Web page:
Law

Agricultural law

Agricultural law comes from the Latin "directum" and is composed of the postulates of justice that form part of the normative and institutional order within a society. It is a set of norms that allow people to solve any kind of social conflict. The term agricultural refers properly to agriculture, which consists of those works that have relation with soil, product plantation and environmental transformation in order to satisfy human needs. This being so, we can say that agricultural law is related to and based on laws, regulations and provisions with respect to rural property and rural exploitations. It takes into account producers, peasants and is conditioned by nature and values. It is a type of pluralist and non-class rights seeking to improve the economic sovereignty of a country region, protecting first of all, ecology and renewable natural resources.

What is agricultural law?

Agricultural law is in itself a set of norms, laws, rules and provisions that are responsible for controlling and regulating the properties and the way in which a territory is organized, as well as the farming operations that may occur within a society.

Agricultural law characteristics

History

The agricultural and livestock activities that man carries out to conserve life and for economic exploitation are necessary for his subsistence, and this process has been carried out since humanity’s origins. The homo sapiens, needed to produce food to be able to maintain itself and to survive, for this reason, they carried out agricultural activities from its beginnings. These activities have had regulations since their early days when they began to develop rules for proper human existence and for guiding man.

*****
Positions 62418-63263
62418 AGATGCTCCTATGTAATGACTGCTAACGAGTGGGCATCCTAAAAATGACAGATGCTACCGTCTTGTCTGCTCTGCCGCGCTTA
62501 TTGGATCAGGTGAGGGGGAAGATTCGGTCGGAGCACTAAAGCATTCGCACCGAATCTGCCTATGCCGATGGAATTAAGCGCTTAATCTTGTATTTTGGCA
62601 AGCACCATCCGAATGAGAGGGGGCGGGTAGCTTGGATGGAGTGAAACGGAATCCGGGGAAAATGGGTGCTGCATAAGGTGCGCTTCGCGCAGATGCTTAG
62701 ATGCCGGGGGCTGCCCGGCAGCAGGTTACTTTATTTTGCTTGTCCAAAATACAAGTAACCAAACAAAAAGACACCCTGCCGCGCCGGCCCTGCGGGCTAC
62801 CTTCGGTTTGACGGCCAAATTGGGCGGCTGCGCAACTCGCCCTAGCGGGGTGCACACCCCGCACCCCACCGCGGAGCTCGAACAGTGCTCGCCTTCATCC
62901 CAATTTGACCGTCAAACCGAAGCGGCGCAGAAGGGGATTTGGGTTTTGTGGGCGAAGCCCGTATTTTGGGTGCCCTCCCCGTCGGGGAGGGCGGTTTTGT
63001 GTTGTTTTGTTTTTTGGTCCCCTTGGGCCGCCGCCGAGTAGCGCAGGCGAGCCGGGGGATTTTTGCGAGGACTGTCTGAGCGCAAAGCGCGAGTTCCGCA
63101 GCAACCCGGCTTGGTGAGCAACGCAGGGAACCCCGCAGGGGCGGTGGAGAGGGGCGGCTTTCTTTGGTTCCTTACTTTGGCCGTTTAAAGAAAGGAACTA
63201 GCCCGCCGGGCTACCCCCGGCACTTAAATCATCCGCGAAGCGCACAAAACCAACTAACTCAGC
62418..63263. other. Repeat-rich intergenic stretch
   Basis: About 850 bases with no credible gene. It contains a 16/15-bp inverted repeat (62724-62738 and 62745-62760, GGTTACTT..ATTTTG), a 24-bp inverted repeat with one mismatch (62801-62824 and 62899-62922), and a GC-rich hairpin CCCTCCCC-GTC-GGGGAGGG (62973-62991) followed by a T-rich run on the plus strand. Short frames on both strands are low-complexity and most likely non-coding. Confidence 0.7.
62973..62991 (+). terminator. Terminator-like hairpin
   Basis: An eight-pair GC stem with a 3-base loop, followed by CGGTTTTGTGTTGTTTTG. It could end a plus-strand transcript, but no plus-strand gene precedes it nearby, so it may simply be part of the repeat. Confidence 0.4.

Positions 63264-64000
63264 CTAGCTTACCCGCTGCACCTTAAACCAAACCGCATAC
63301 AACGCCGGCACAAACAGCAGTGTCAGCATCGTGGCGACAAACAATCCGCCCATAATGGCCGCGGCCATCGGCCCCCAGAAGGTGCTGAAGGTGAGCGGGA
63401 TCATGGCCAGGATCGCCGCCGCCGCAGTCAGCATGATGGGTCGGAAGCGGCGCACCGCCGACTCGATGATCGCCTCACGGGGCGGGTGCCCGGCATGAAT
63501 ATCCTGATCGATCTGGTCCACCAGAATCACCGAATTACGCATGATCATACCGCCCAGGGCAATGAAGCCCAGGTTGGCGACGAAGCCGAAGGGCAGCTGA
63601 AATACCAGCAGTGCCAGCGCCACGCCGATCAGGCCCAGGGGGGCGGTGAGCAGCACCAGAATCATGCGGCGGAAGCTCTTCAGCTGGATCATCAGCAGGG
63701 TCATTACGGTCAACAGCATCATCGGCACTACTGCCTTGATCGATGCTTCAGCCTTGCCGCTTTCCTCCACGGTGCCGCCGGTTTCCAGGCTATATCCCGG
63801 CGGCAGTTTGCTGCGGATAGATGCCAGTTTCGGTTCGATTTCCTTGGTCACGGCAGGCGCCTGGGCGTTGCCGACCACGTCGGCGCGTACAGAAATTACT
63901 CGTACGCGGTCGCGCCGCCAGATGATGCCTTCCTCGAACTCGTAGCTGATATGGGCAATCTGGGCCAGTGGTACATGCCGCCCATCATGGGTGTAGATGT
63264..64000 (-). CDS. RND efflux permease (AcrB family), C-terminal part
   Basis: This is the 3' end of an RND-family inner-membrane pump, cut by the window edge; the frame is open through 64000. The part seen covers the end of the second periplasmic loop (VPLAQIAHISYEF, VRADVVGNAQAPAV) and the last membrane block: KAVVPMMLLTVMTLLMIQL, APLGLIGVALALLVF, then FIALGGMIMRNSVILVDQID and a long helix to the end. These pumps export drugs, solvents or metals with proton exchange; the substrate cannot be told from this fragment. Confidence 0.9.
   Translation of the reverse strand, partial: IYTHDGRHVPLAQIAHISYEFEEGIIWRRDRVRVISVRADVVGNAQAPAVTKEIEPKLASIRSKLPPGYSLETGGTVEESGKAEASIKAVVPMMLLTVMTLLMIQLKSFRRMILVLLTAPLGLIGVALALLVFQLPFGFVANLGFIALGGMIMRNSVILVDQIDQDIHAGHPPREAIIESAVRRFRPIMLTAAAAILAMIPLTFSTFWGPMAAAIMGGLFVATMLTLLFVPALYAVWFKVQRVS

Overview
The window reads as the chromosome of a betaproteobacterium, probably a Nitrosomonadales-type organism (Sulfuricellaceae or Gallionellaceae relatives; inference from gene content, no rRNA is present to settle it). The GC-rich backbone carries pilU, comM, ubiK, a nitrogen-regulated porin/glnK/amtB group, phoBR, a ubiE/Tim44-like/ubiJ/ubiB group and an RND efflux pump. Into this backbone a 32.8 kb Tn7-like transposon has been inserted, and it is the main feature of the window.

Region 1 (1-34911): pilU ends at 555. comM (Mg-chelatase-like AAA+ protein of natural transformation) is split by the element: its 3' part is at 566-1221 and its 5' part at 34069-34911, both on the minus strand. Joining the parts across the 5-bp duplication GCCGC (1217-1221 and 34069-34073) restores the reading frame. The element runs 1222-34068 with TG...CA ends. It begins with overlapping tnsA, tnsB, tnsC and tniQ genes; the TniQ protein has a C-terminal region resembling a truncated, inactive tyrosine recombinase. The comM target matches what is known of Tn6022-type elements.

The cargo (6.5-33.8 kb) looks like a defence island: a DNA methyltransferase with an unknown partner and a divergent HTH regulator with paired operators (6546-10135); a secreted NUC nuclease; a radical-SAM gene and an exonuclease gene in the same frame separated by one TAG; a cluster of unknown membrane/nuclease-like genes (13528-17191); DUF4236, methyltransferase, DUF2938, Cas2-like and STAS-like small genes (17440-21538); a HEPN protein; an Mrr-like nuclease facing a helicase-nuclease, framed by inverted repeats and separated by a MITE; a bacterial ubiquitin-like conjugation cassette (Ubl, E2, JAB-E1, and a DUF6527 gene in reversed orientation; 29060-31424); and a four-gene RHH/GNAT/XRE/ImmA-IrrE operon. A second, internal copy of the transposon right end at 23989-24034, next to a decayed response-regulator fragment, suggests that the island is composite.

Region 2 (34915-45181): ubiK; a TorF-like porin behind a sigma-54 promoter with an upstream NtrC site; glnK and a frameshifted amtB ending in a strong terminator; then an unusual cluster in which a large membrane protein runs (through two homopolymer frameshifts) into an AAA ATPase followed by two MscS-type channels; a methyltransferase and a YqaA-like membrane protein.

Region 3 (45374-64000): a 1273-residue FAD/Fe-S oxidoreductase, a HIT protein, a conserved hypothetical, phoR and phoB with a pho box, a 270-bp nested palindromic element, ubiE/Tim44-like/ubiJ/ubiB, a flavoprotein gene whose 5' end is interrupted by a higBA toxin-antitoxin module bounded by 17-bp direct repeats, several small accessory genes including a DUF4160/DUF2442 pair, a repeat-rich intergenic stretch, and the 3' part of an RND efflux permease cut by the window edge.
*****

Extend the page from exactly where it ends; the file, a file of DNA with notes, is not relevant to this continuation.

Agricultural law principles

The principles of agricultural law are the normative statements that form part of it, without prejudice to not being integrated into a legal system. The following are the principles of this type of law:

Agricultural law classification

Agricultural law is classified into substantive agricultural law and procedural agricultural law. Substantive law is established in a set of rules that establish the rights and obligations, the powers and duties of individuals and the sanctions that must be applied when laws are breached. Procedural law arises when agricultural rights are violated, and the jurisdictional authority can be activated to properly administer agricultural justice.

Examples of agricultural law

Agricultural law in Venezuela, for example, has been declining little by little since oil was discovered. At colonial times, Venezuela depended heavily on the countryside for crops and corn, and the land practically belonged to its owners, but when oil began to emerge, agriculture took a back seat. In Mexico, agricultural law took on an autonomous configuration based on constitutional guarantees. Thanks to this type of law, agricultural reform was born that modifies and adapts the principles and general regulations since the beginning of the law.

Written by Gabriela Briceño V.
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